American Banker  |  Wednesday, May 27, 2009

By Orson Aguilar and J. Alfred Smith Jr.

A major transformation in banking is revolutionizing America’s approach to financial literacy.

Some financial institutions, to their credit, such as Citigroup, have expended hundreds of millions of dollars each over the last generation in promoting traditional approaches to financial literacy.

No one can doubt that an educated public starting as early as kindergarten is helpful to preventing abuses in credit cards, student loans and subprime mortgages. However, we were struck by a comment that former Federal Reserve Board Chairman Alan Greenspan made to us at a meeting in his office in July 2004.

We presented him with 150 different adjustable-rate mortgages that had recently been offered by Countrywide. He said that his staff had reviewed all of them, and that he had read many of them. His conclusion: “Even if you had a PhD in math, you wouldn’t be able to understand some of these.”

Of course, Mr. Greenspan exaggerated his point, but he concurred that these instruments had become very complicated to understand. Unfortunately, at that time he believed that the free market would correct the problems and rise to the highest level of responsibility.

In some of his recent speeches, President Obama has raised the larger issue relating to financial literacy: a change in values. We concur. However, a change in values is most likely to occur if financial institutions promote a new form of literacy that is based on a combination of full transparency by bankers and consumer restraint.

A major problem that occurred in California, relating to the foreclosure crisis, was precipitated not by the desire of those who live from paycheck to paycheck to own a home, but by their desire to live beyond their means and “roll the dice” for the future.

Many could have easily afforded a traditional 1,500-square-foot home in an older neighborhood and received a fixed-rate mortgage. Instead, they opted for (or were seduced into) an option ARM that permitted them to purchase a 2,800-square-foot home with a swimming pool that they could afford only if home prices continued to escalate, their jobs remained secure and interest rates were low.

Similar problems have occurred relating to credit card debt. For more than a decade, banks have avoided clearly stating the implications of not fully paying the monthly bill, and in their fine print they barely disclose the consequences of a failure to pay even noncredit card debt in a timely fashion. Comparable abuses have occurred with student loans.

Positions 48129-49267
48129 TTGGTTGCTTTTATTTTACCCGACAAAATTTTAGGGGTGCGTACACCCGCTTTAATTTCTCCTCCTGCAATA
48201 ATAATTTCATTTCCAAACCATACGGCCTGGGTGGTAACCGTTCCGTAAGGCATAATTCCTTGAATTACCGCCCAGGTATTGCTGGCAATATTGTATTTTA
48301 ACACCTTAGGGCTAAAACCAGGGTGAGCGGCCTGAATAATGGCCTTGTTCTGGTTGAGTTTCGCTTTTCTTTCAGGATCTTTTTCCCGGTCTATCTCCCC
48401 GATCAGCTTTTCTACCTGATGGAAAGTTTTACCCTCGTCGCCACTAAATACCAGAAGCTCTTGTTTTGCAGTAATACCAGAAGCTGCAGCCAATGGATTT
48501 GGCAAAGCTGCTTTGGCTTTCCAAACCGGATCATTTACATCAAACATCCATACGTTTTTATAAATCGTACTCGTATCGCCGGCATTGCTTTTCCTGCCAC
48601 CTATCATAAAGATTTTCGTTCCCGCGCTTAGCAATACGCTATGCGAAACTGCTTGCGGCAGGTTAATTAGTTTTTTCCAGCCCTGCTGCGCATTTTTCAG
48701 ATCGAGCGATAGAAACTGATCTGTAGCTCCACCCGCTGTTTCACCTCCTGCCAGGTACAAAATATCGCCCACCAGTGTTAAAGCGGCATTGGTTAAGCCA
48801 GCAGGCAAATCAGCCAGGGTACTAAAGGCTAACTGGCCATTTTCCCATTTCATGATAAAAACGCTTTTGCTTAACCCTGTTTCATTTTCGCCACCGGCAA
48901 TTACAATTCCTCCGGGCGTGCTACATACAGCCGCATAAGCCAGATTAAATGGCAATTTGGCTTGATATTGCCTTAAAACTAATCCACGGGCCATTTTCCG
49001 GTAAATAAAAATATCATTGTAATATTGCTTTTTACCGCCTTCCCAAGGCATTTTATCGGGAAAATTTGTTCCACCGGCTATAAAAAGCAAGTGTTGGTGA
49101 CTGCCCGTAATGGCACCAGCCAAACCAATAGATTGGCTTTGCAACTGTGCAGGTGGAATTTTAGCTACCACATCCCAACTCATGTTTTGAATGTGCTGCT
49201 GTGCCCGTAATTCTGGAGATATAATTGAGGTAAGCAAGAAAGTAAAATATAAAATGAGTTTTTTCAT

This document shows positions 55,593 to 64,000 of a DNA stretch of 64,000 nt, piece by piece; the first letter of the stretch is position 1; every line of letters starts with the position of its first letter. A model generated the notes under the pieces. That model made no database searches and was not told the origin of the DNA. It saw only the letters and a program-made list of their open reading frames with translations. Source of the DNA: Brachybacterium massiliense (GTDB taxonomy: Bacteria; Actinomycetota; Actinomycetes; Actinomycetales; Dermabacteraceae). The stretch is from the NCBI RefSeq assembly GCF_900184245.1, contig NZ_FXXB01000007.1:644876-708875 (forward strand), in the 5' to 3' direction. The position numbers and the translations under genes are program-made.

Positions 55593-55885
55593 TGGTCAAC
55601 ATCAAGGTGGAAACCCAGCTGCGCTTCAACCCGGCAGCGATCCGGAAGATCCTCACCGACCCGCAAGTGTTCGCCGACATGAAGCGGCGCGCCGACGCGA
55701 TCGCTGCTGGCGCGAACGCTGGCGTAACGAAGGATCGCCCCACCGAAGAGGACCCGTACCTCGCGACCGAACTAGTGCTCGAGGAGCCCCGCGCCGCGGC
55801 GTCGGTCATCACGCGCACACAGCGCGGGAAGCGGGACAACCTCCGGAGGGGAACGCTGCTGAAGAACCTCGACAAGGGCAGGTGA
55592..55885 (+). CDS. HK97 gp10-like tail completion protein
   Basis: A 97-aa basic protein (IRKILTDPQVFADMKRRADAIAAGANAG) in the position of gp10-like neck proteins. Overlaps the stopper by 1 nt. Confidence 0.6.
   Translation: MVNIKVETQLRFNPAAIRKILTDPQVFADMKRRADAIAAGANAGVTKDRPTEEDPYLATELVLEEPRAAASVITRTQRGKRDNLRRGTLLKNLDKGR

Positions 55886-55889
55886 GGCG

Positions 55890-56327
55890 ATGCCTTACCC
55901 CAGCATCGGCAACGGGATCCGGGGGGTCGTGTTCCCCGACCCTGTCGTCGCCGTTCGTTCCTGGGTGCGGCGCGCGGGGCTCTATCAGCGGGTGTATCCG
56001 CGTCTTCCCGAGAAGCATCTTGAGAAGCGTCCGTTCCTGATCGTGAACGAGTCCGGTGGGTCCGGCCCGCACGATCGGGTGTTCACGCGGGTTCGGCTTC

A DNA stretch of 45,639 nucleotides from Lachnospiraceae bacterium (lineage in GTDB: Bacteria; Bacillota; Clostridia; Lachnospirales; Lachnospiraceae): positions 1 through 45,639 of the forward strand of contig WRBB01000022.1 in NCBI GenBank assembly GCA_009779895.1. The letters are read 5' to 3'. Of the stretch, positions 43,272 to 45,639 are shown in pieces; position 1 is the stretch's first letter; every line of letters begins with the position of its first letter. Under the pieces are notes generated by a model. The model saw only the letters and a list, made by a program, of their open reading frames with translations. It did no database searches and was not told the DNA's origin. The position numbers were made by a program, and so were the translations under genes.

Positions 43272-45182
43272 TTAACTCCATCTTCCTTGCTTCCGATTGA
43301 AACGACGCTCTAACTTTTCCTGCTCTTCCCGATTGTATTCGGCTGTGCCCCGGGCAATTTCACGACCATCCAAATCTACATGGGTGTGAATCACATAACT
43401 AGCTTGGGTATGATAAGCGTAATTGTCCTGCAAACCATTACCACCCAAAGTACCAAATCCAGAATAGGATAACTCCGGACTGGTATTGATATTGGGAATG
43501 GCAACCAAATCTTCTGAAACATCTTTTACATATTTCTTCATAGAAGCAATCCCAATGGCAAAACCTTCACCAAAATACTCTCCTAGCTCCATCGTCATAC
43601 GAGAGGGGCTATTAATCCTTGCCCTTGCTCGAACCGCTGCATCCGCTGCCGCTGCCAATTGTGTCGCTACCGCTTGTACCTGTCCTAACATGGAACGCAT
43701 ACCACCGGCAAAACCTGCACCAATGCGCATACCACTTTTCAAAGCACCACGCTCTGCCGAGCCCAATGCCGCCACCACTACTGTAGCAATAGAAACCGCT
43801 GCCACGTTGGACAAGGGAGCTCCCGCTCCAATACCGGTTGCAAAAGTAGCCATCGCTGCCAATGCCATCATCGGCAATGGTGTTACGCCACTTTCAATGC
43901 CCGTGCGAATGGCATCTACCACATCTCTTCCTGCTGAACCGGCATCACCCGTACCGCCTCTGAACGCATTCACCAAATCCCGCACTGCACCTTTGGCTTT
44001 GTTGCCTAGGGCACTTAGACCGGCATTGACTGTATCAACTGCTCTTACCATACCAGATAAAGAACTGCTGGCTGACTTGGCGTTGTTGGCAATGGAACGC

Our call to action, consistent with the president’s call for greater transparency and a change of values, would be as follows:

  • Financial institutions and foundations, matched by economic stimulus and/or Tarp money, should fund financial literacy programs that start at kindergarten. They would focus on living within your means, securing material goods on credit only when they were a necessity and making certain that your future is not gambled away with financial consequences you do not fully understand.
  • Every form of credit, not just financial institution credit, should be subject to full transparency. Nothing of consequence should be left to fine print, and all key language details should be laid out clearly on one page.
  • Any financial transaction involving 1% or more of annual income should be subject to rescission within 30 days, and the creditor should be required to offer a multilingual 1-800 number that could independently advise you as to the consequences of your undertaking. This number should be operated under the supervision of the government and funded by all those who offer credit.
  • The government should offer all creditors an FDIC-like seal of approval if they adhere to regulatory standards that are agreed to by the government, creditors and Main Street interests.
  • Government regulators should oversee the marketing of financial products to ensure safety and soundness of both Main Street and financial institutions.

Until a radical transformation occurs in both Americans’ credit habits and financial institution transparency and responsibility, financial literacy programs will generally continue to be important but always well behind the dubious schemes of the unscrupulous to lure most of America into a web of unsustainable debt.

Today there are many financial institutions that share our concern but fear that loss of market share would result from restraint and full transparency. It is therefore up to Treasury Secretary Timothy Geithner and Fed Chairman Ben Bernanke, and perhaps the SEC, to take the lead in carrying out the Obama principles.

Orson Aguilar is the executive director of the Greenlining Institute. J. Alfred Smith Jr. is the senior pastor of Allen Temple Baptist Church in Oakland. Citigroup Inc. provides funding to the Greenlining Institute.